The durian is so strongly perfumed it’s banned on public transit throughout Southeast Asia. Scientists have attempted to dissect its aroma for decades, as in a 2012 study by the Journal of Agriculture and Food Chemistry. However, the fruit never smelled bad to me. I first smelled it at an American music festival, where an odd, unidentifiable scent lingered on the breeze: not quite body odor, not quite marijuana or cooking smoke, but definitely not disgusting, like sewage or natural gas or—as Anthony Bourdain once described it—like kissing your dead grandmother. It simply smelled exotic, in the most alien definition of the word.
The hippies around me said the smell was durian. They explained it with a passionate religiosity on par with their other plant medicines. “It’s like nirvana in a fruit,” one enthused. Another said it was prehistoric proof of the symbiosis between Mother Earth and humans. They swore durian gave them a buzz similar to marijuana. Soon after, I met a man who claimed to be addicted to durian. He hadn’t gone a day without eating it in over seven years.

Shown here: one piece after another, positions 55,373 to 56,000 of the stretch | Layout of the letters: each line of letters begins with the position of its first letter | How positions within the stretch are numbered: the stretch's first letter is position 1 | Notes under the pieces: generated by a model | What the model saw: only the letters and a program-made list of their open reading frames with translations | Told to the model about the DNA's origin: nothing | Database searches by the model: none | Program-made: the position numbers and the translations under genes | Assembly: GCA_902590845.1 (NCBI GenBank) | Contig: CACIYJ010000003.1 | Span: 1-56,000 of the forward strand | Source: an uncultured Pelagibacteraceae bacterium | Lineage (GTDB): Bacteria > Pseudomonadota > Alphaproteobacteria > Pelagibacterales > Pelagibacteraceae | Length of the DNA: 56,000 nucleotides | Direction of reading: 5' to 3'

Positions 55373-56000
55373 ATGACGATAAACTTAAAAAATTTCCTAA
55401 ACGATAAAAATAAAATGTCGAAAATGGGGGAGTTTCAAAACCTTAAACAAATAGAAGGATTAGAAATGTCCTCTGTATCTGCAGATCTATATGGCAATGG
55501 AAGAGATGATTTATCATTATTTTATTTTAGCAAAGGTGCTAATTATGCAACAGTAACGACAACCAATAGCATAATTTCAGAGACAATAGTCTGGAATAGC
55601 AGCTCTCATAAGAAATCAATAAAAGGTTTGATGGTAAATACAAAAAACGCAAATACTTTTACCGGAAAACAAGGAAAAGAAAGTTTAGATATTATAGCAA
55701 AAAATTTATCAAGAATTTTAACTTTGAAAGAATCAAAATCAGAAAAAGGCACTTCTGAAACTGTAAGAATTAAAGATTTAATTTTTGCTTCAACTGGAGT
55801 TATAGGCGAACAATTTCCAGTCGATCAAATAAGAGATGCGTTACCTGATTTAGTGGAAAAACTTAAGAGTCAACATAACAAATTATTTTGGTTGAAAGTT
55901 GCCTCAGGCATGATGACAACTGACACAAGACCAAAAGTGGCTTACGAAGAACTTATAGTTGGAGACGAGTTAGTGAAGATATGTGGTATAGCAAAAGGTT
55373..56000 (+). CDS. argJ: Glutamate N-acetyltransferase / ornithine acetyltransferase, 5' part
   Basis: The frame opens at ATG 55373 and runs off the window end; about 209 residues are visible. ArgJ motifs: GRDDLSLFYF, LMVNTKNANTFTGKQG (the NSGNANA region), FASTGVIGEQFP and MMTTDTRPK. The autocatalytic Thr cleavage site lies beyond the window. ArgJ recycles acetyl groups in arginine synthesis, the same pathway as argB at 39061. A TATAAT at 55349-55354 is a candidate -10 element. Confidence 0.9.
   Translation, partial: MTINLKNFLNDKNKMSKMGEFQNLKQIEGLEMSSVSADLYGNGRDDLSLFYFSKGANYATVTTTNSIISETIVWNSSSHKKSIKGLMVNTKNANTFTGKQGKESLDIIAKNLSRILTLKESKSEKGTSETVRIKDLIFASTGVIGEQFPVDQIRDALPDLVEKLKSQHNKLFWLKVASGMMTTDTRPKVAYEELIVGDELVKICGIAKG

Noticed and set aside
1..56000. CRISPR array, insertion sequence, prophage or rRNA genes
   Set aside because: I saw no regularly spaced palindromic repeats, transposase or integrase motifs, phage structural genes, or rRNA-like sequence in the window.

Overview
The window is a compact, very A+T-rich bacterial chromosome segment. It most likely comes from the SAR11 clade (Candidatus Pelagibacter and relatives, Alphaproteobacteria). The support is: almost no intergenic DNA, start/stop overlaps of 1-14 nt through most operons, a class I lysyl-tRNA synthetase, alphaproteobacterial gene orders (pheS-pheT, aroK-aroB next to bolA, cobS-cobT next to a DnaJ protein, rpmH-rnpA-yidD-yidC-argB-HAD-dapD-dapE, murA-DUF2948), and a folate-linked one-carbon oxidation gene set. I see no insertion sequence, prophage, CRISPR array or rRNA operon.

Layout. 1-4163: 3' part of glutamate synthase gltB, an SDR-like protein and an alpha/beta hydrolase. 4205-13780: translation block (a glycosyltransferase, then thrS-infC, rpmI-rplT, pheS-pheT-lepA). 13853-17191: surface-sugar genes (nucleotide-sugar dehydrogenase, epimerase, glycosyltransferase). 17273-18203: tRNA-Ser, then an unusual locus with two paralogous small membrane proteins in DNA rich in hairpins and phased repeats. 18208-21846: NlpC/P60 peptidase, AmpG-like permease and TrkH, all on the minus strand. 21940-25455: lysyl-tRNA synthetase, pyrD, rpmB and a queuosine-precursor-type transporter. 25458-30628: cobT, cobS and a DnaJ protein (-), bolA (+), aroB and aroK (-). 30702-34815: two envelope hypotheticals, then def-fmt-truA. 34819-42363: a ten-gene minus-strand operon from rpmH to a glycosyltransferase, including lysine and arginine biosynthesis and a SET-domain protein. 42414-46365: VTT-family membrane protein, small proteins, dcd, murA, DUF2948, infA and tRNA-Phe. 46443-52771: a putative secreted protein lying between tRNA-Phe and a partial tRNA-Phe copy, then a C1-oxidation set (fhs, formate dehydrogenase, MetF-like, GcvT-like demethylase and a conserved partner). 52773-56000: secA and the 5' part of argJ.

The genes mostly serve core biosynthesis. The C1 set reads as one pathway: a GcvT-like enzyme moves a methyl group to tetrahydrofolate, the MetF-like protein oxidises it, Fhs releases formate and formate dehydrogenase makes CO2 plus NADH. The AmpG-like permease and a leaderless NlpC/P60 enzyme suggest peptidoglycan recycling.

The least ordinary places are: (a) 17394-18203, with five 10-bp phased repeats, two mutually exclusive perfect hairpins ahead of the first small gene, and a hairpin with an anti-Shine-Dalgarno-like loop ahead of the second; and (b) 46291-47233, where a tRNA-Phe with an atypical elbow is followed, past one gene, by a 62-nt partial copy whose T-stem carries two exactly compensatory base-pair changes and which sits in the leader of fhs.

It was all too bizarre not to investigate, so as soon as I got home I purchased a frozen durian at the small Chinese grocery near my house. Half-frozen, it reminded me of vanilla ice cream dusted in chives. It was tasty, but not so tasty I’d travel across the world to eat it (yet; that was coming soon). What hooked me were the stories.
I didn’t think anything could top the hippies’ psychedelic yarns, but over the next year I began collecting strange, ridiculous, wonderful stories about durian. The global worth of the durian industry has never been calculated, but huge domestic and international demand, especially from China, contributes to a mania that beggars belief.